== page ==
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We’re going to start today’s post with two contradictory idioms you are probably very familiar with. We’d like you to keep these two idioms in mind as you read the rest of this entry:

Don’t judge a book by its cover.

You only get one chance to make a first impression.

Book Maze

Navigating the cover art maze. Image courtesy of Groume via Flickr licensed for use under CC

Now, let’s talk about packaging, or since we’re talking about ebooks, let’s speak specifically about cover art. In ebook publishing the art of packaging is going to encompass three of the five Ps of marketing: Product, Promotion, and Positioning.

For physical objects, packaging is a way to protect your product and to aid in distribution. Think IKEA flat-packed boxes, plain brown boxes that dramatically lower the cost of shipping to pass on the savings to you and me. With physical objects it’s also a vehicle to pass on more information, and to differentiate itself from other products on the shelf.

The idea isn’t very different for electronic books. The publishing world is very competitive, and your readers have to choose between your work and millions of others, not to mention any number of alternative activities they could be spending time doing other than reading. Your cover art provides a brief moment to cut through the clutter. If you can provide something interesting and visually striking, then you will have one more opportunity to stand out from the rest. Readers will associate your ebook with your cover. When you engage in promotional efforts for your book, you will likely be using the cover art as an accompanying image. That in turn helps to position your work in contrast with other works whether they are printed or electronic.

Cover art is important in the marketing efforts of your product, and we realize and understand that self-publishing authors often have limited resources. In the self-publishing process there are usually many trade-offs between time and money. If you’re willing to invest, we now have a professional cover art design app in our Publishing App Store that provides professional cover art design at a reasonable price. And, if you’re not ready to invest the money, but you’ve got the time and the hustle, we have a few suggestions for you in putting together beautiful cover art:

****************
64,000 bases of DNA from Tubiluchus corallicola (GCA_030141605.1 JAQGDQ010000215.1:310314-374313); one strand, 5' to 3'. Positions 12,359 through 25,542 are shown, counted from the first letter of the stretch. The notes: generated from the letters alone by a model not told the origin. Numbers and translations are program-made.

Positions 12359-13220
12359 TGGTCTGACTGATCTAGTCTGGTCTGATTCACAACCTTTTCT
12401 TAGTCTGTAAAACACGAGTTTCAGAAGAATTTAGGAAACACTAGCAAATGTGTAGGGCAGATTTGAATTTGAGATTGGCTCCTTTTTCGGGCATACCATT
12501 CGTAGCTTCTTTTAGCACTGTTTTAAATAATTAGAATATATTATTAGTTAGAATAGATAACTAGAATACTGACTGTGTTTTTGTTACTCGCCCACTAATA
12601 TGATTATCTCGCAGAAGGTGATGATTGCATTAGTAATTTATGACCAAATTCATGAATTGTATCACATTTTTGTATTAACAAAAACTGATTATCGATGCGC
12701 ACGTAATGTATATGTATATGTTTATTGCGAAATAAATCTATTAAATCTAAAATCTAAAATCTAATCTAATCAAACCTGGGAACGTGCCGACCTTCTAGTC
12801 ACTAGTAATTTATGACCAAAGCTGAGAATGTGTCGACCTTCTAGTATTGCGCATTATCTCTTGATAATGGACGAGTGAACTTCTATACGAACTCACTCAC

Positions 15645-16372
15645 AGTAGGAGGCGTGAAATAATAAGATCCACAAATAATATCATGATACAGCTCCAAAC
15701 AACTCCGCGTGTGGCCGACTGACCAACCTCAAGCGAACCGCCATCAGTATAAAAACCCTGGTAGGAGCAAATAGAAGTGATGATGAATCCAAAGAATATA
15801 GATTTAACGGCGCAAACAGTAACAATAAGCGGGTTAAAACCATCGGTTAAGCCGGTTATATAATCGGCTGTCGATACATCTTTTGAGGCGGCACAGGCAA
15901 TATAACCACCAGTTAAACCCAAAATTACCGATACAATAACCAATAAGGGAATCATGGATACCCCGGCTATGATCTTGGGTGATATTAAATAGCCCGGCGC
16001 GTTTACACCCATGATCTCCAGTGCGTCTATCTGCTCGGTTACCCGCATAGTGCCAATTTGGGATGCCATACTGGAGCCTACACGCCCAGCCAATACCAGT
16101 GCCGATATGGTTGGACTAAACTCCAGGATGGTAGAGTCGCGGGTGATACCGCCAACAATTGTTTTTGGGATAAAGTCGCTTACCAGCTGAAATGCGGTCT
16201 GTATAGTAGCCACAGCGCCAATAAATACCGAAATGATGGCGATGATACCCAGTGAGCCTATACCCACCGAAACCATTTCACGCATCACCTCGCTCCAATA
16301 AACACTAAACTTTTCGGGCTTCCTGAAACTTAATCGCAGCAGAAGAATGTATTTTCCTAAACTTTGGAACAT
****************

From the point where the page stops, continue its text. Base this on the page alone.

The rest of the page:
• Familiarize yourself with the basics of good design to get acquainted with what good design looks and feels like. Here are 50 Graphic Design blogs to get you started.
  • Look at other covers in your genre to get an idea of where you want to go with your cover. One of my personal favorite covers of the year is Gillian Flynn’s Gone Girl. The cover is very basic, however, it pulls you in with the title and the cover art combined. It makes you want to know more, yet it uses very basic design concepts: proximity, alignment, and contrast.
  • Test your designs with your friends and family, and listen to their honest feedback. Friends and family can be difficult sometimes because they think everything you touch may be gold, and as nice as it is to get positive feedback, it’s the negative, yet constructive criticism that will often help more. Warm them up by saying something like, “I want this to be the best it can be, so I would appreciate if you could give me your honest feedback. If you really don’t like it, please let me know, and let me know why.” And then be ready for the criticism. You don’t have to listen to everything, but feedback is the only way to get out of our vacuum and get better.
  • As Nike would say, just do it. There is no such thing as perfection, so just do the best that you can, and if it’s not perfect, make a note that when you publish the second edition, you’ll spruce up the cover art.

And now we’ll leave you with a quote from the Father of Modern Political Science, Niccolo Machiavelli, and we only do so because politicians are excellent salesmen.

“Men in general judge more by the sense of sight than by the sense of touch, because everyone can see, but only a few can test by feeling. Everyone sees what you seem to be, few know what you really are, and those few do not dare take a stand against the general opinion.” – Niccolo Machiavelli

As you continue with your self-publishing journey, which idiom are you going to use as a guiding principle for your cover art design? We’d love to know your thoughts on the topic of packaging and cover art design, so please leave comments below.

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